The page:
You've heard the old saying about dining in Istanbul -- "There's all kinds of cuisine here as long as it's Turkish." Perhaps you've argued that Istanbul is the biggest city in the world without a real Pakistani restaurant. People come to Istanbul for a lot of reasons -- many of them good -- but not for its selection of international food.
So, when we read a FB post by the writer of the lovely Delicious Istanbul blog about Cafe Euro's Georgian food, we got our hopes up, just a little. She appears to be of some FSU provenance -- not sure which, don't want to offend! -- so we viewed her as credible. And, that the restaurant is located in Aksaray -- which is known locally as Devushkastan --suggested that there is a built-in clientele who knows their satsivi from their tkemali.
Georgians are sort of like Soviet Mexicans. They moved around and set up restaurants all over the Soviet Union to serve their hungry workers needing a taste of home. Every FSU resident we've ever met craves the occasional Georgian meal, even if they've never been to Tbilisi. Georgian food, like Georgia, is unlike anything found anywhere else in the world. We have long moaned about the lack of the real thing in Istanbul. Georgia is so close! Why can't you get a Borjomi and a decent khingali here?
After reading DI's post, we put on our devushka boots and gathered up the famous but also charming Rutherford/Tomasetti Partners and plotted a route into the dark heart of Aksaray. Did you know there is a giant bus station right there in the middle of it that serves exclusively the Caucasus, Russia, Romania and Moldova? We had no idea. There must be a lot of workers coming to Turkey from those countries! What sort of work they do here do you think? Globalization is awesome.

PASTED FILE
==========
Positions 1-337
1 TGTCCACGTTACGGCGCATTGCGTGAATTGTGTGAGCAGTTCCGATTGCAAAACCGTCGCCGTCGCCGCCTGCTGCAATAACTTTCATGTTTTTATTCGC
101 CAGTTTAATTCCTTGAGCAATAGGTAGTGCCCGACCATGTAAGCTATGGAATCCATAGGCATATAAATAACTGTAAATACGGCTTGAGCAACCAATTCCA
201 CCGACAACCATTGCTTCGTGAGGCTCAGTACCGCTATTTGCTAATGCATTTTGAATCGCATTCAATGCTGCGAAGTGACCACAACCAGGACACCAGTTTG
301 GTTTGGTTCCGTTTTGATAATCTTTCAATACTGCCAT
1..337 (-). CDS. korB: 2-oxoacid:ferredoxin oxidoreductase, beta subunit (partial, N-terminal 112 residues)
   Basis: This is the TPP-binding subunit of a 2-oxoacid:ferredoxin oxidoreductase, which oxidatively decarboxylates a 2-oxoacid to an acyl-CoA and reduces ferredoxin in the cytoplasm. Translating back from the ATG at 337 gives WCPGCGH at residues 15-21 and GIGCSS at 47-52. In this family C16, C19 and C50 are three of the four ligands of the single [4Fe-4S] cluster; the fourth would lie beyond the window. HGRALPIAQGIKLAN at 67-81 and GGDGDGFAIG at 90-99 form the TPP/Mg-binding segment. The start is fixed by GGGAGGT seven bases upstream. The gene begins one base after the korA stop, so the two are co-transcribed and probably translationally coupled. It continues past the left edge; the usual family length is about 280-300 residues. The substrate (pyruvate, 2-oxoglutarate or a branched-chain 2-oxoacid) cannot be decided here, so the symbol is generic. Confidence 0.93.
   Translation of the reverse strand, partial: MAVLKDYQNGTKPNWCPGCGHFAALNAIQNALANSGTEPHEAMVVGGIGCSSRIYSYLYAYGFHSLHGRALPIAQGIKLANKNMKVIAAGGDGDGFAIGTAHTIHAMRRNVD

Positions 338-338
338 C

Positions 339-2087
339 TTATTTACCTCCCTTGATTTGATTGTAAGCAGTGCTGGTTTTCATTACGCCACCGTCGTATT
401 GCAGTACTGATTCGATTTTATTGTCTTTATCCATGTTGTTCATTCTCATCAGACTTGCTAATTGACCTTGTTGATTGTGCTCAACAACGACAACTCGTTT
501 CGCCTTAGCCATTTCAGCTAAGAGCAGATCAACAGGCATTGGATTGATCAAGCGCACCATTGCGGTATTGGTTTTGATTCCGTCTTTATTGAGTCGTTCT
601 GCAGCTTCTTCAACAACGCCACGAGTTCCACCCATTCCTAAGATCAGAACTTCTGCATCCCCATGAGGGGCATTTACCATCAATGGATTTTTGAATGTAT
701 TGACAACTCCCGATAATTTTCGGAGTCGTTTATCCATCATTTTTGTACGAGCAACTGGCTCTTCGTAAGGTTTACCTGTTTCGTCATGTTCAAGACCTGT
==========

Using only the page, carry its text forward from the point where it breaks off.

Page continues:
And there it was, Cafe Euro, with Georgia's UFO-script and photos of khingali on the outside walls, conferring a legitimacy that could not be faked. We were so excited. We stepped down into its dark bowels and felt like we had stepped into a bus station in Batumi. Cheap cafe decor in Turkey is white molded plastic chairs. In Georgia, and Cafe Euro, it's rickety metal-backed chairs with pleather seats. It's also bleached hair, cigarettes and drunken dancing to Russian pop at 7 pm. We were home.
We have found that the only time we can speak Turkish is when we want to speak another language in which we know 50 words, like Russian. The waitress, who was Georgian, got excited by our efforts and, in violation of traditional food service norms in her homeland, became super friendly and helpful. Sadly, 7 pm is not the hour to go if you want lobio or khinghali. The only things available were khachapuri (yay!) and kebab (less yay). We speculate that if you want access to the full menu (keeping in mind there is no menu), you need to come when the buses are arriving or departing.
We ordered up some Adjarian (the kind with an egg, and not our favorite, but it will do if a Minghrelian is not available). It was fine but we really wanted khingali, particularly since we had talked it up to the RT Partners, who had never had Georgian before. And there was Efes, not Kazbegi. A real Russian speaker might have been able to rustle up some homemade wine or even some chacha, according to Istanbul Eats (which, consume at your own risk).
Our review: Hopes still high, we're going to go back at a different time. Georgian in Istanbul deserves all the support we can give it.
Cafe Euro is at the entrance to the heretofore unknown to Carpetblog giant bus station in Aksaray, on Kucuk Langa Cad.